What is GOBO?

To most of us, running a business is complicated. As soon as one problem is resolved, another two materialise. A stable business depends upon the successful interaction of marketing, sales, operations, finance and premises; but the larger the organisation, the more difficult it is to manage this interaction. A constantly changing external environment does not make it any easier. The reality however, is that the processes of running a business are often quite straightforward; it is people that make things complicated. Over the years, I have learned that it often pays to look at a problem in a different way, and attempt to simplify what we do and why we do it. I call it “Looking for the GOBO”.

I first came across the term GOBO in 1996 when I attended a brilliant workshop on marketing budgets by a gentleman called Ray Wiltshire. Ray was a man with significant personal presence, characterised by his big walrus moustache, and he had his audience’s rapt attention whenever he spoke. His opening remarks immediately engaged us when he announced that the morning session was to be little more than a series of glimpses of the blindingly obvious. In a three-hour session, he talked to us about some of the fundamentals of marketing and how marketing works at a human level.


Looking back, that session stuck in my memory as one of a number of “Eureka!” moments in my career. It brought about a realisation that if you can look at a problem in such a way that it can be articulated in human terms, then the answer is often blindingly obvious. The point here is that just because something is obvious, it does not mean it is immediately clear. As human beings, we are often blinded by complexity or emotion, and therefore it takes some thinking to put matters into perspective.

My website is designed to provide an alternative way to look at a number of the big issues that management struggle with. Over the next few months, I will be posting articles giving my personal take on issues such as business strategy, sales, marketing, and operational improvement. I make no claims to any form of gifted insight, and I’m certainly not a management guru. Over 25 years of managing different businesses, I have constantly had an appetite to learn a better ways of doing things. I have learned the value of using the GOBO approach as an alternative way of moving people to a place where the blindingly obvious suddenly becomes clear.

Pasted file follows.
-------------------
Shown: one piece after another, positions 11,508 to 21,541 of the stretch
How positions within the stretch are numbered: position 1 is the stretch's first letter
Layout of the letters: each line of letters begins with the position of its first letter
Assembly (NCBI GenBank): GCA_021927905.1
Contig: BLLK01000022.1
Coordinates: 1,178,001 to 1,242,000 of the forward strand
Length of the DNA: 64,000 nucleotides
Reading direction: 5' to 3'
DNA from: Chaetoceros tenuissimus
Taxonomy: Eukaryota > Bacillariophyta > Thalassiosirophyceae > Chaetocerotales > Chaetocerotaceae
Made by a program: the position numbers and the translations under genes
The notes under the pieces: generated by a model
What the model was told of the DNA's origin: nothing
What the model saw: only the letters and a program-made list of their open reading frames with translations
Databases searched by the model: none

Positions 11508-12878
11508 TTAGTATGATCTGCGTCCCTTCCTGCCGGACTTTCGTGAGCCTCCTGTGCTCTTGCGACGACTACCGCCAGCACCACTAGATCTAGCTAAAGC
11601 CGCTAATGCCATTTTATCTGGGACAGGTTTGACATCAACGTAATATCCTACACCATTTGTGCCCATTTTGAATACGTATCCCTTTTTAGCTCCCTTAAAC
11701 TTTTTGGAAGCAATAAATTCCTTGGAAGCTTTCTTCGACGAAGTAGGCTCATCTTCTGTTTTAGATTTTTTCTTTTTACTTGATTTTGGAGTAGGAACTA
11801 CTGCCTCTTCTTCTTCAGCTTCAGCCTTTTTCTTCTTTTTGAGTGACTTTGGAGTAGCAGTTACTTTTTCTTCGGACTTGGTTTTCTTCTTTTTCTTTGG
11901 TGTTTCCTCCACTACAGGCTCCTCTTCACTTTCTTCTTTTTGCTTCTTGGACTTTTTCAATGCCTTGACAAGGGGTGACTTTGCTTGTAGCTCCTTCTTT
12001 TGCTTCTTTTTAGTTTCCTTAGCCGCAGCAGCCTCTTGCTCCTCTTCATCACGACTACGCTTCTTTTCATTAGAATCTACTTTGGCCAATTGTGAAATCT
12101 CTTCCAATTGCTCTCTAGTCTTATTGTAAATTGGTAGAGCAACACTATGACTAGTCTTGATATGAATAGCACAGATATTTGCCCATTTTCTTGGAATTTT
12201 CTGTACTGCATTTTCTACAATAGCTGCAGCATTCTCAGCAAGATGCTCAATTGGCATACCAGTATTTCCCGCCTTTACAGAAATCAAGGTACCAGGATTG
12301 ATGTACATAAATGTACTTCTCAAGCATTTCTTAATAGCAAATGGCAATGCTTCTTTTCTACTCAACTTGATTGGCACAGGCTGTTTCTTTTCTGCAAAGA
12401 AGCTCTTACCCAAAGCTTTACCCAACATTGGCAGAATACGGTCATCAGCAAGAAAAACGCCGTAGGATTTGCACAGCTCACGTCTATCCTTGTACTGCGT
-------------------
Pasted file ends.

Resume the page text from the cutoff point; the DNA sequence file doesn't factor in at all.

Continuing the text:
My intention is to give you some ideas that you may not have previously considered. I have a personal opinion that there is little real intellectual property in management theory or processes. I believe that once an idea is given the freedom of the open air, it can be absorbed, interpreted, adapted or mangled to fit another set of circumstances. This is the joy of ideas. Human beings are highly imaginative, and we have no shortage of ideas.  The real challenge is to make the idea useful. When I was a young man, my old friend and mentor, Jimmy James, asked me an important question: ‘Do you want to have the credit for your idea, or do you want to see it implemented?’ This caused me some confusion at the time, but I came to see that it was only when others took ownership of a concept and adapted it themselves that anything actually happened.

So please feel free to take the thoughts, ideas and observations that will be developed on this site and make them you own. Your part of the deal is to do something with them.